(This article was originally written for and published in RV Daily Report on January 20, 2019.)
When buying a new or used RV, one of the most important things to do, is inspect the roof. After all, the roof is where most leaks begin and that’s where to look for signs of moisture intrusion, which you will follow up on, inside the coach. You’ll also want to look at the air conditioners, antennas, and other equipment on the roof. But getting on the roof requires that you use a ladder.
Most RVs have ladders attached and this would seem like the obvious method to use, to get onto the roof. In many cases, this would be true. As an NRVIA Certified Inspector, I’ve seen more than a few mounted RV ladders that I would feel quite comfortable using. But sadly, RV manufacturers don’t seem to follow any kind of standard for roof ladder construction and mounting. That’s why I and every other certified RV Inspector I know carry our own ladders.
I don’t want to discourage you from inspecting the roof of the RV you’re about to purchase. You need to inspect the roof. Just give the ladder a thorough examination, before you try to use it. Better yet, bring your own ladder and some sliced pool noodles (I’ll explain the pool noodles in a moment).
Before I go into using your own ladder, let’s look at some of the issues I’ve found, regarding attached roof ladders.
Common Roof Ladder Issues
In the first photo, you’ll notice that not only has the ladder been bent downward, from weight, but also it is bent inward, near the middle. Compare the straight yellow line, with the bend in the aluminum.
The below photo is of a small area of the same ladder (outlined in a green dotted box, in the first photo).
As you can see, not only has it been bent down somewhat, but also one of the shaped spacers is missing and the screw at that point has been tightened too far, bending the metal tube out of shape. This is clearly a roof ladder to be avoided.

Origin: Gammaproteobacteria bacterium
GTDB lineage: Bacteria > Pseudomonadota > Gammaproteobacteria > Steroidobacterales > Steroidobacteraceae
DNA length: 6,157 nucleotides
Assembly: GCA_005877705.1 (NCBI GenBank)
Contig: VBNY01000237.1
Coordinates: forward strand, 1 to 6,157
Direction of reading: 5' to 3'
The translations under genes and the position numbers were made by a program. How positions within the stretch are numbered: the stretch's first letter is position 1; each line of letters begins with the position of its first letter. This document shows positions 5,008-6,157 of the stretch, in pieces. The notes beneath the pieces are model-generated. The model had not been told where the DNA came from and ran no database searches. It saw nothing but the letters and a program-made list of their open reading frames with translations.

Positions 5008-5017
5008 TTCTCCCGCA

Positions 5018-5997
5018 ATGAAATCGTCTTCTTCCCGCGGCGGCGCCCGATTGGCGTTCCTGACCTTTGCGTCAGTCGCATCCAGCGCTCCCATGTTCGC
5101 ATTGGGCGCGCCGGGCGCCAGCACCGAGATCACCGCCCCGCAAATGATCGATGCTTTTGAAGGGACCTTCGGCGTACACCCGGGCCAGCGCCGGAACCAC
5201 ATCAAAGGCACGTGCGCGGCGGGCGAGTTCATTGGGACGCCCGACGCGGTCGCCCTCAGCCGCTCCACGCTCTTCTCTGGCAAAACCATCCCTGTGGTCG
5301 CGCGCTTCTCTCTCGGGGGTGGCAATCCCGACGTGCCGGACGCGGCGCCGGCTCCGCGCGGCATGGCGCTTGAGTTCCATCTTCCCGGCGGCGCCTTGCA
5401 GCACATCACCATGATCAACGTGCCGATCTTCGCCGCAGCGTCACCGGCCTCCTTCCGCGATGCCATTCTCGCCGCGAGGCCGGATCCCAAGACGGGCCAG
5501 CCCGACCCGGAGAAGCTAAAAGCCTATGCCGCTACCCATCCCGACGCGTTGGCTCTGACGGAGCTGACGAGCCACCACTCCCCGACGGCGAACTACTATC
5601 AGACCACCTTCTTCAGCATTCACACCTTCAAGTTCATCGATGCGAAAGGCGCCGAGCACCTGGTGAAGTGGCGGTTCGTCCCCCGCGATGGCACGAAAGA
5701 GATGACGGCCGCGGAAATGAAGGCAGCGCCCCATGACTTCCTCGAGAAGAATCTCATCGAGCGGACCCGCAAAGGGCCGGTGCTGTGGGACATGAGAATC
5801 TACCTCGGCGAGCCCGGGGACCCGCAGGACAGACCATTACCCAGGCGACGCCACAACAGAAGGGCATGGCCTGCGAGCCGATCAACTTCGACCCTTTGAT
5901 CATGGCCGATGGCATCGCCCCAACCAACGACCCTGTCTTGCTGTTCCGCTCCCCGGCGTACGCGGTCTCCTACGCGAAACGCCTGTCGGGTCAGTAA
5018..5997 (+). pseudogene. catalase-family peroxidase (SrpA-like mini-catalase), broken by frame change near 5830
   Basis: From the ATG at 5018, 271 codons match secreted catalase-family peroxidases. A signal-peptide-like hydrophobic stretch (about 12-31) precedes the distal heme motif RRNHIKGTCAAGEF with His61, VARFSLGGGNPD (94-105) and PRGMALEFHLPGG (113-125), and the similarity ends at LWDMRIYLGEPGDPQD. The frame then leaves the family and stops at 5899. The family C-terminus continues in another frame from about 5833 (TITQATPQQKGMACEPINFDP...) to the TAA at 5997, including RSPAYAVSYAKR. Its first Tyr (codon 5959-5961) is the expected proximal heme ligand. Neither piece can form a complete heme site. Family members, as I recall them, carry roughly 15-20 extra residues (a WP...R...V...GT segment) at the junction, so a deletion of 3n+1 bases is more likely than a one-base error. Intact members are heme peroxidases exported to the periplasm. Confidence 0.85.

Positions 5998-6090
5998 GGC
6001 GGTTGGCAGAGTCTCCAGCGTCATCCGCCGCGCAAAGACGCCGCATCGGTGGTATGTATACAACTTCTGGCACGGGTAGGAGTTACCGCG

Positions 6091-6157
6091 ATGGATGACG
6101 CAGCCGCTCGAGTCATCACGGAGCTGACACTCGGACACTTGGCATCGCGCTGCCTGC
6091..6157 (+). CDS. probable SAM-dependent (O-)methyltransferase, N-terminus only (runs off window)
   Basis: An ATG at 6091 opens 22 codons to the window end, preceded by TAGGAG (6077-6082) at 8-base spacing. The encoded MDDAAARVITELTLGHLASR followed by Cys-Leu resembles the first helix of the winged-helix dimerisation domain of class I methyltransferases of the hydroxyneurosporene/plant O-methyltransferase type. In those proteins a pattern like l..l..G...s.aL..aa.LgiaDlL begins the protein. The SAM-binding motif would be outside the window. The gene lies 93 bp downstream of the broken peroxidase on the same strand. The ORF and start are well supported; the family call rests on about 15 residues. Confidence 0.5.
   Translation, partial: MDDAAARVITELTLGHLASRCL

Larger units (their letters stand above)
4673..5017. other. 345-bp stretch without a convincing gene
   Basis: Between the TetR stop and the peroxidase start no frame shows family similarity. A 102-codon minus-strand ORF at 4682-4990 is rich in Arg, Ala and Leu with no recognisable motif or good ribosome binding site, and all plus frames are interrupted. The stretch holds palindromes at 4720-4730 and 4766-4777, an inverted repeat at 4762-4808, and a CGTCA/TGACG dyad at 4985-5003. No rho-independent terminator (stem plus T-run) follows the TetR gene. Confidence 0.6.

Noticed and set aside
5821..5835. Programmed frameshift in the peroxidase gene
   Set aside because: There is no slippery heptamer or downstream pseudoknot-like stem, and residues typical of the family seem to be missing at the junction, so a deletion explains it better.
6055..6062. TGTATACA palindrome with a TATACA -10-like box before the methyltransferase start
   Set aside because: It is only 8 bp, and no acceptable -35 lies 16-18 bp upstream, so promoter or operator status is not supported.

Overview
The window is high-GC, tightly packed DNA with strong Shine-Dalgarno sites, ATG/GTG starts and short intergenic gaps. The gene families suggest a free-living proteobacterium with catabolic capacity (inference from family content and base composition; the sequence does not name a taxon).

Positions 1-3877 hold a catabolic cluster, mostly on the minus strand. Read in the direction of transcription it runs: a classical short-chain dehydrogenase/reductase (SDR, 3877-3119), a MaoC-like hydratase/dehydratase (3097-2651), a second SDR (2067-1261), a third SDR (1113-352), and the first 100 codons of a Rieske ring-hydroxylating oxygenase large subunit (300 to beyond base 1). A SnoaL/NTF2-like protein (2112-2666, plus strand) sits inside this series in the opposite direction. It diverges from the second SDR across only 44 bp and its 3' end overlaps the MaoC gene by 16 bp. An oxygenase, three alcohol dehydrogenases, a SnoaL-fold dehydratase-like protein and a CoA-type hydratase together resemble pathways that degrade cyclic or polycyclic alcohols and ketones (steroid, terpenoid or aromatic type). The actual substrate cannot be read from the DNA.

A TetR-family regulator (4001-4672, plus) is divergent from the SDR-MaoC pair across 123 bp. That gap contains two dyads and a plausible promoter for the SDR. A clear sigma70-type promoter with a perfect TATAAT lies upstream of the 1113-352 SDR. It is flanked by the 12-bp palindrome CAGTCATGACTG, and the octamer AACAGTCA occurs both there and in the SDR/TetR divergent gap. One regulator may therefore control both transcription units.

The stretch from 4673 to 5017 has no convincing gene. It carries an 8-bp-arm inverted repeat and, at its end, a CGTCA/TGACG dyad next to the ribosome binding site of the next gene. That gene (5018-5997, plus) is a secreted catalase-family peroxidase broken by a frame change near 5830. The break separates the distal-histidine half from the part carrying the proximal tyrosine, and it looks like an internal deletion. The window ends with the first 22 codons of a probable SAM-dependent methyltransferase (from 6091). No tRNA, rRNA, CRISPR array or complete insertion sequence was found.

In the next photo, of a different coach, you will notice that the ladder supports, extending from the rear cap, are bent to the side at different angles. All of those yellow lines should be parallel. It’s unclear what damaged this ladder. But it’s another roof ladder that should be avoided.
Furthermore, just because you’re buying an expensive coach, don’t assume that the roof ladder will be as substantial as the rest of the coach. Certainly, as you progress up the price scale, you would expect that the ladders would become increasingly better and in some cases that’s true… just not always.
The next two photos are of a high-end Class ‘A’ motorhome. I used this example, because I’ve seen better ladders on different year models of this same coach. The point is that you can’t make assumptions about roof ladder quality, even on the same model of coach, from one year to the next.
In this case, it appears that too much weight was put on the ladder, at some time in the past. You can see how far the ladder was bent down, by how far the horizontal supports are from actual horizontal.
Once a ladder starts bending, its structure is weakened. As with the previous two examples, this is another roof ladder to be avoided.
I should also note here that several manufacturers are completely doing away with roof ladders, on their higher end coaches. For example, Newmar no longer offers a roof ladder on their popular Dutch Star or anything above that, in their product line.
Testing a Roof Ladder
Before using a roof ladder, you should examine it for bent arms, bent mounting brackets, and loose screws or bolts. If you pull on the ladder and the wall moves with the ladder, then the ladder is probably mounted only to the fiberglass, with no metal or wood support behind it. That sounds hard to believe. But it happens.
Before climbing on a roof ladder, it’s a good idea to reach up and grab the ladder high up and then hang on the ladder, with your knees bent off the ground and shake your body left and right. Watch the mounting points, as you do this. If it doesn’t bend down with your weight and the mounts appear secure, then it’s probably in good condition. But having seen my share of inadequate roof ladders, I’ll continue to bring my own ladder.